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Video Watch
Welcome to Video Watch, our look at instructional and educationally-focused videos that we think will interest you. Just click and watch!

If there are any videos you’d like to share, to send us the link.
Video of the Week
Weebly for Education (education.weebly.com)  
Weebly for Education (education.weebly.com) is free and allows teachers to easily create class websites and blogs. Students can also be added to class accounts in order to develop e-portfolios or to publish website assigned projects. To build a website simply drag and drop desired content elements on to your page, things like text, photos, maps, and videos. At any time you can change the theme, add pages, RSS feeds, a blog page, forms, surveys and more from the multitude of readymade fields. Hierarchy can be added to the pages by dragging the page tab left or right then back on the home screen, the page will appear under a page heading or alongside the main elements. When you’re ready, publish your creation. You can even publish to your own domain if you already have one.
Added: 27/11/2012
Northern Lights in Aurora 2012  
Check out some amazing footage of the Northern Lights in Aurora 2012 (fizurl.com/ aurora2012). It was filmed in Norway last year and its maker explains how he had trouble with frozen cameras. It was -25°C and after an hour or so of shooting the lens was frozen!
Posted: 3/09/2012
Reading Bear (readingbear.org)  
Reading Bear (readingbear.org) is an interactive site for teaching beginning readers vocabulary and concepts through the principles of phonics. Designed for ages 4-7, each presentation is playable either as a video or as an interactive slideshow and introduces one or a few related ‘phonics rules’.
Posted: 3/09/2012
Numberphile (numberphile.com).  
For short videos about ‘numbers and stuff’ try Numberphile (numberphile.com). This YouTube channel is filled with some fascinating explanations of numbers, equations and all sorts of mathematical concepts, and well worth a look.
Posted: 3/09/2012
Wikis by Wetpaint  
Wetpaint is a wiki hosting service that lets you easily create a website. It uses a ‘click-and-type’ interface that makes it simple to add or edit content. And being a wiki, you can invite others to add text, photos, links, and other content. Btw, the original wetpaint.com site has re-branded as an entertainment site, which is a bit confusing. The wiki site can be found at: wetpaintcentral.com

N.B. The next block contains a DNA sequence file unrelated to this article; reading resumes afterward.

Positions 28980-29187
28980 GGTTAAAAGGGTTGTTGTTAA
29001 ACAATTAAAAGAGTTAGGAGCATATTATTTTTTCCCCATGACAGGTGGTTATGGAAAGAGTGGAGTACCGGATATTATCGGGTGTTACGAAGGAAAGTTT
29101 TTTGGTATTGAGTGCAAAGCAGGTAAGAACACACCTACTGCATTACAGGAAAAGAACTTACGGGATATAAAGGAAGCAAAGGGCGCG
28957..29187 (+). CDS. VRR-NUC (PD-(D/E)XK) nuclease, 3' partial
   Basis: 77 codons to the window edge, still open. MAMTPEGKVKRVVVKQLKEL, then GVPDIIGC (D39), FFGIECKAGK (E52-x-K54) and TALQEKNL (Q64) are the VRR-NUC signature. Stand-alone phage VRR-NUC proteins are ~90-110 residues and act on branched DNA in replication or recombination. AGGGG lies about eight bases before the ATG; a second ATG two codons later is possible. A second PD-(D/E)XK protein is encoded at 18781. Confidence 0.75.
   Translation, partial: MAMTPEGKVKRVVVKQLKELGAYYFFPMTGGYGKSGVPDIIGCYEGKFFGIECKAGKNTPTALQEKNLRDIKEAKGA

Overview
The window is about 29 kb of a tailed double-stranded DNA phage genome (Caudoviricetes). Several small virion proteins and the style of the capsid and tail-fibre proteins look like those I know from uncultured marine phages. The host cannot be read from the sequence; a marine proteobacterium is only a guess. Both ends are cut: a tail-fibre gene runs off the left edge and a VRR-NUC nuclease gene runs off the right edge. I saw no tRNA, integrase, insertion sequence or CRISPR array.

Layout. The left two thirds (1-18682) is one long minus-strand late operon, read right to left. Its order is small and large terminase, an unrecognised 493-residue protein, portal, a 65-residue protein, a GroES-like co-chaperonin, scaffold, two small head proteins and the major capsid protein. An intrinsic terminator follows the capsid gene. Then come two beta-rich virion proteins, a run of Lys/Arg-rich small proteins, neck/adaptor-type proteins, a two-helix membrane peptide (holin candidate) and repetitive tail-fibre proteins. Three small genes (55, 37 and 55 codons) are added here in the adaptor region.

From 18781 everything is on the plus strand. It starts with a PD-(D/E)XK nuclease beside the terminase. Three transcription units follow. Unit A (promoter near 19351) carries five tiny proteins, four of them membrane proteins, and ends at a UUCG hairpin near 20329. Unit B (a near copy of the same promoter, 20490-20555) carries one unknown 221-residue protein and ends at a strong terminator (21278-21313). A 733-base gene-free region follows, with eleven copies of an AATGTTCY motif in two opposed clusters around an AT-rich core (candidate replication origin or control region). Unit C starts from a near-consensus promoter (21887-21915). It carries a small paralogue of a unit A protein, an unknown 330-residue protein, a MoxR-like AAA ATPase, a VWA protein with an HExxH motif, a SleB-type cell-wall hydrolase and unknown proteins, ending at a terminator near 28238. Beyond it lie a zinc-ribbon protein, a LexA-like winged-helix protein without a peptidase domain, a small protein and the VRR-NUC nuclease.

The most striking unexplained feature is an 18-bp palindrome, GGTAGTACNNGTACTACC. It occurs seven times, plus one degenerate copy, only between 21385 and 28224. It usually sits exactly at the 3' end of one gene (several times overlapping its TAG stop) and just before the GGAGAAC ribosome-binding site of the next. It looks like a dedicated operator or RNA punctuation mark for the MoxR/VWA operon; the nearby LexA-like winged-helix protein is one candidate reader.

Posted: 3/09/2012
Minus (minus.com)  
Need to share online? Minus (minus.com) is a super simple online file sharing tool. You can share documents, photos, music, and videos – up to 10MB in size. Just drag files from your computer directly to your browser to start sharing. You just send others a URL link. There’s also an editing option for collaborating on files. Registering lets you store information.
Posted: 3/09/2012
SlideRocket (sliderocket.com)  
SlideRocket is an online platform that lets users bot only create and manage but also share and measure presentations. It has a range of authoring and design tools – themes and layouts, shapes, charts, tables, pictures, audio, video – that you can combine to create your presentation. You also get access to SlideRocket’s photo library. The basic service is free; there are paid version, including an education K-12 option.
Posted: 3/09/2012
Museum Box  
For something a little out of the ordinary try Museum Box. This site lets you create a ‘display’ by placing items in a virtual box. These can be anything from a text file or image to a movie or weblink. There’s a Teachers’ Area with advice and lesson plan ideas. You can also view the museum boxes submitted by other people and comment on the contents. Just click ‘Start’ to register and begin creating your own Museum Box.
Posted: 3/09/2012
It describes itself a playlist app. What that means is that you can create a list of different media files – from video clips, music and websites, to more traditional desktop files like PDFs and Word. Think of it as an iTunes-like playlist where you can organise, arrange and play all the parts of your presentation. It looks good but it’s only free for 15 days, after that you have to pay. Your call.
Posted: 3/09/2012
This is an Office Labs experiment developed as an alternative method of presenting PowerPoint slides (2007 and 2010 editions). It uses Plex technology to zoom in and out of slide sections, move directly between slides that are not sequential in a presentation, and show groups of slides. Microsoft is not actively developing this app but “based on popular demand we’re keeping the download available for anyone who might have missed it,” it says.
Posted: 3/09/2012
The 60 Second Lectures (fizurl.com/60second)  
Got a minute? Hosted by the University of Pennsylvania, The 60 Second Lectures are great fun and very informative. As the name suggests, these are one-minute talks where a School of Arts and Sciences staff member shares their perspectives on topics ranging from human history and the universe, to fractions and fly-fishing. It’s a bit like mini TED Talks, just a bit more casual. There’s a video and written transcript … and a whole archive of lectures to explore. It could be an enjoyable way for students to pick up titbits of knowledge across a range of subjects.
Posted: 3/09/2012